"The past is never dead. It's not even past. Unless you're a book or magazine publisher."
Fake William Faulkner
I have often bemoaned (and often on this blog) the alleged decline of the printed word. I've mocked and/or bitched about e-books, I've mocked and/or bitched about the general state of journalism and publishing, and I've mocked and/or bitched about the current state of magazines. In general, I suppose I just like to mock and/or bitch.
But I'm rapidly changing my tune, at least in regard to publishing. It's becoming increasingly clear to me that reports of the death of good journalism, and the opportunity for writers to do said journalism, are greatly exaggerated. It's also becoming evermore clear to me that in this new paradigm, writers wield more power and influence, as well as sharing more of the profit, than they ever did in the old and increasingly-terminal traditional publishing model.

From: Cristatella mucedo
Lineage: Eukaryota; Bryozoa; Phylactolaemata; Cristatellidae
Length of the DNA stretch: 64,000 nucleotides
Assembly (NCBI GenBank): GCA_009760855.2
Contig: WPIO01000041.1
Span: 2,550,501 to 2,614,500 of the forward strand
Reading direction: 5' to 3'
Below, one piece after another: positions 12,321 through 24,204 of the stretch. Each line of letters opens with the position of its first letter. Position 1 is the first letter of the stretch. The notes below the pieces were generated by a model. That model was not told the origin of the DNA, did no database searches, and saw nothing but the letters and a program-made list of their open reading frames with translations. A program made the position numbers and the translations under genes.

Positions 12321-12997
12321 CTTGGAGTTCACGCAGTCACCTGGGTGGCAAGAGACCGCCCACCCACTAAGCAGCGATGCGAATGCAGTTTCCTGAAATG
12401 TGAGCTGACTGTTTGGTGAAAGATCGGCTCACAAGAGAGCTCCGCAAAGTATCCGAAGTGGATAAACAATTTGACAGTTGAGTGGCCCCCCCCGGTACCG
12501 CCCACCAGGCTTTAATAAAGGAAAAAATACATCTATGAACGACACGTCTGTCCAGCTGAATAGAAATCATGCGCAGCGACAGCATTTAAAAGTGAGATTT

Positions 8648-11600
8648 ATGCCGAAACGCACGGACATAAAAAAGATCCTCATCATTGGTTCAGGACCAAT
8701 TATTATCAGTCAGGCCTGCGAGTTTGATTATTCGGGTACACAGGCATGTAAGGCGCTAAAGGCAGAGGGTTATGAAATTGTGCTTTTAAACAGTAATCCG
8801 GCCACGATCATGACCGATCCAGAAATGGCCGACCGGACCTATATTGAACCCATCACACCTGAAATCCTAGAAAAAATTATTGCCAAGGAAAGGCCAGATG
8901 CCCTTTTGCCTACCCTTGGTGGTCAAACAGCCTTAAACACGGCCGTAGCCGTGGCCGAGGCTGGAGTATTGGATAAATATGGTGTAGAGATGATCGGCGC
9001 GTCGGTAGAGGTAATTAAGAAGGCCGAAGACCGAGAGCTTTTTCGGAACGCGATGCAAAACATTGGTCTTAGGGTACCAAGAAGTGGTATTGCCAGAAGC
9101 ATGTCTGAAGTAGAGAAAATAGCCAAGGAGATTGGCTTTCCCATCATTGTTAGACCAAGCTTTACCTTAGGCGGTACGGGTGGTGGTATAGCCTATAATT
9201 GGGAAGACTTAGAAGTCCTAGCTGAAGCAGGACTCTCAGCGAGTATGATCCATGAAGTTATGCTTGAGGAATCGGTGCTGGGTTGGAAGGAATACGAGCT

Here's an interesting story (via The Passive Voice) in the New York Times about the rise of Amazon's Kindle Singles, which is a unit within Amazon that publishes novella-length journalism known as e-shorts.
From the story